The findings of this case study illustrate eight shared TA work experiences amongst both leaders and employees: 1) using TA concepts in daily work such as Ego statesLife positions, and the Drama Triangle; 2) improving soft skills such as self-reflection, managing emotions and dealing with difficult situations; 3) developing a humanistic attitude through increased tolerance, empathy, and appreciation of others; 4) changing internal structures, for example, by establishing meeting Contracts; and 5) achieving internal benefits such as improved job satisfaction and a healthy organisational culture. Additionally, 6) many participants perceived their TA application as mostly implicit and automatic. Furthermore, 7) participants commonly expressed considerations about the organisation’s TA application, such as preconditions that must be fulfilled for TA to be successful. Finally, 8) TA work experiences emerged on all internal communication levels, emphasising the intrapersonal level of self. Such an emphasis on self is novel in internal communication. As a result, this project suggests adding an intrapersonal internal communication level of self to the existing framework (Welch & Jackson, 2007).


King, N., & Brooks, J. M. (2017). Template analysis for business and management students. London: Sage Publications.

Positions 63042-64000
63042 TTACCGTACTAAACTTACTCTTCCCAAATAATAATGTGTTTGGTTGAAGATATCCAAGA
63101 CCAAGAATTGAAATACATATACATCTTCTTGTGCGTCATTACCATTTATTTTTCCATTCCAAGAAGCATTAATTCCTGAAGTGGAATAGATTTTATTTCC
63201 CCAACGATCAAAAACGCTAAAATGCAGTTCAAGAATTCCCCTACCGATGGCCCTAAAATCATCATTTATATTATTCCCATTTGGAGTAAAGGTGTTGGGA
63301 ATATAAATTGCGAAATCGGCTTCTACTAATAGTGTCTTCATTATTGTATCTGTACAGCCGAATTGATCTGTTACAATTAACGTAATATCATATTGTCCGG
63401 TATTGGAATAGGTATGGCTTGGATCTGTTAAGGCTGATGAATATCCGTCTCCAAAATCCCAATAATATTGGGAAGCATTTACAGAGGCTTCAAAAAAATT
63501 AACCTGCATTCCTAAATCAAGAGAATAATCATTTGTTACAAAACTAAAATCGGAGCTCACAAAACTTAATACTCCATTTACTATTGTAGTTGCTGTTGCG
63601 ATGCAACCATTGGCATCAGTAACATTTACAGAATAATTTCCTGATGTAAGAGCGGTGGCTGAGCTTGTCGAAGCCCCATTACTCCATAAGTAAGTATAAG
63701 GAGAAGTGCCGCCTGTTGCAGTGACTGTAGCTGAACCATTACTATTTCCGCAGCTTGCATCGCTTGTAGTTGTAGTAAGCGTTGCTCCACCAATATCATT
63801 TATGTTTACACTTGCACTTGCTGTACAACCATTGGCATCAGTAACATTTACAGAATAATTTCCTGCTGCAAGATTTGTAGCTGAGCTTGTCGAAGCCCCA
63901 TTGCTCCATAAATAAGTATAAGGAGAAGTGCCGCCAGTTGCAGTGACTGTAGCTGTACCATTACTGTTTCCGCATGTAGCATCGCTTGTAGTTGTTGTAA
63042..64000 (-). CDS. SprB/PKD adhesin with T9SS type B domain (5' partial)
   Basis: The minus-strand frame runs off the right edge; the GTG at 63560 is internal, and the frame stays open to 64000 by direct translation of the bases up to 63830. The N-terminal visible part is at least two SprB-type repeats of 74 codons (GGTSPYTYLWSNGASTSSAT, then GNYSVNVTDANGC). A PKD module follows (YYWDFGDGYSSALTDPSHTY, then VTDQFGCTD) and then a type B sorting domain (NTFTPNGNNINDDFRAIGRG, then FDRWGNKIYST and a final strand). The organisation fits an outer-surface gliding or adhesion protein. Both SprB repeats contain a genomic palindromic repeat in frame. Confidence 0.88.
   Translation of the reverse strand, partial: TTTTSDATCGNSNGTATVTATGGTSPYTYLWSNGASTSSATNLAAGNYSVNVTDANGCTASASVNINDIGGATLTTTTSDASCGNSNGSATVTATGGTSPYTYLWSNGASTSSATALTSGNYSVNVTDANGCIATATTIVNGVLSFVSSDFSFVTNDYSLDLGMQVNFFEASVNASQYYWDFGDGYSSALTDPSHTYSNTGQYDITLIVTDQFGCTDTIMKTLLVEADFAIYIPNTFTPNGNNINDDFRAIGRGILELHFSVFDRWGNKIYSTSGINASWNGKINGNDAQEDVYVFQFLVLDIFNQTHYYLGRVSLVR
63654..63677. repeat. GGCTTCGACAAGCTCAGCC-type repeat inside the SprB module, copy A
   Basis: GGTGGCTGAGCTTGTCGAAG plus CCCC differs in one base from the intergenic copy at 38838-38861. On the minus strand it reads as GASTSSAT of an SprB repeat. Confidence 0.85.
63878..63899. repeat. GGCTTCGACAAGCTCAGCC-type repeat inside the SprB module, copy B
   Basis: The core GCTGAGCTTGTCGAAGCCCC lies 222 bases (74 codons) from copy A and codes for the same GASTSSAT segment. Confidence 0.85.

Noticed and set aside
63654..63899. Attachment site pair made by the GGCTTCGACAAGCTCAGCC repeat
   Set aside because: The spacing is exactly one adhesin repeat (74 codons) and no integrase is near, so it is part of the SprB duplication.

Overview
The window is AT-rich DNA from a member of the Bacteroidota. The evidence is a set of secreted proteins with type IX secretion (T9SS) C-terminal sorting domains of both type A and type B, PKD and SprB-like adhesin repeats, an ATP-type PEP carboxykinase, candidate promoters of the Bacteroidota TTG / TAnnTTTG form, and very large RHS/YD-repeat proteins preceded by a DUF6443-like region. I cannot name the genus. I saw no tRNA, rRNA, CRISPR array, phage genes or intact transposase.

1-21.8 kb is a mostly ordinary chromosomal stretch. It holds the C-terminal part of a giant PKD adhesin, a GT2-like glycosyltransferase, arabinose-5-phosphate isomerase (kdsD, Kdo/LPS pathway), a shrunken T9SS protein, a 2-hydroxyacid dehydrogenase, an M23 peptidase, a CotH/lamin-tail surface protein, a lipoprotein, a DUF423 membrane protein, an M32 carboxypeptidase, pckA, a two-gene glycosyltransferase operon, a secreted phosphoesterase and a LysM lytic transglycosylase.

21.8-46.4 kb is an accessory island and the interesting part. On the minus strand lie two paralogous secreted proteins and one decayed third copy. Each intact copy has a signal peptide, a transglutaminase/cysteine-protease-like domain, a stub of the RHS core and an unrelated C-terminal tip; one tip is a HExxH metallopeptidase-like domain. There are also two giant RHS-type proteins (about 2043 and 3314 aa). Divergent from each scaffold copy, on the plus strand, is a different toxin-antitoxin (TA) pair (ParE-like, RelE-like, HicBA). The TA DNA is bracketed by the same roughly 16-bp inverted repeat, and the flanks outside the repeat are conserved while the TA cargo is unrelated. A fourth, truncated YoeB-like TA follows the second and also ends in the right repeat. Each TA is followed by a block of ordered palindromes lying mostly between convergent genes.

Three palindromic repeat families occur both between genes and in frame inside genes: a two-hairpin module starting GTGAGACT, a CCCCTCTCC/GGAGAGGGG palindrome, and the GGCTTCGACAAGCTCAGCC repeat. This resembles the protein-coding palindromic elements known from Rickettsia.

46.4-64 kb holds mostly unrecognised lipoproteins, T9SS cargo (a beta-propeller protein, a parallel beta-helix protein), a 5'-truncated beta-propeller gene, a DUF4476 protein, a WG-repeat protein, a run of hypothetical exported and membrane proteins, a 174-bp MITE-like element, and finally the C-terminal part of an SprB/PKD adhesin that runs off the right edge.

Patton, M. Q. (2015). Qualitative research & evaluation methods: Integrating theory and practice (4th ed.). Thousand Oaks, California: Sage Publications.

Welch, M., & Jackson, P. R. (2007). Rethinking internal communication: A stakeholder approach. Corporate Communications: An International Journal, 12(2), 177-198. doi:10.1108/13563280710744847

4. Scoring Instrument for the Systemic Organizational Analysis (SCISOA)

4. Günther Mohr, Economist and Psychologist, Training and Supervising Transactional Analyst

Transactional Analysis organizational theory is offering concepts to describe the system of an organization. The Scoring Instrument for the Systemic Organizational Analysis (SCISOA) is such a questionnaire to assess the quality of an organization in ten dimensions. The dimensions are attention, roles, system relationships, communication, problem solving, success, equilibrium, recursivity, inner and outer pulsation. In the presentation a longer version and a smaller version of the SCISOA arte presented and discussed.

5. Resilience and transformative role in conflicting separations: the Office Technical Consulting

5. Mara Adriani PTSTA P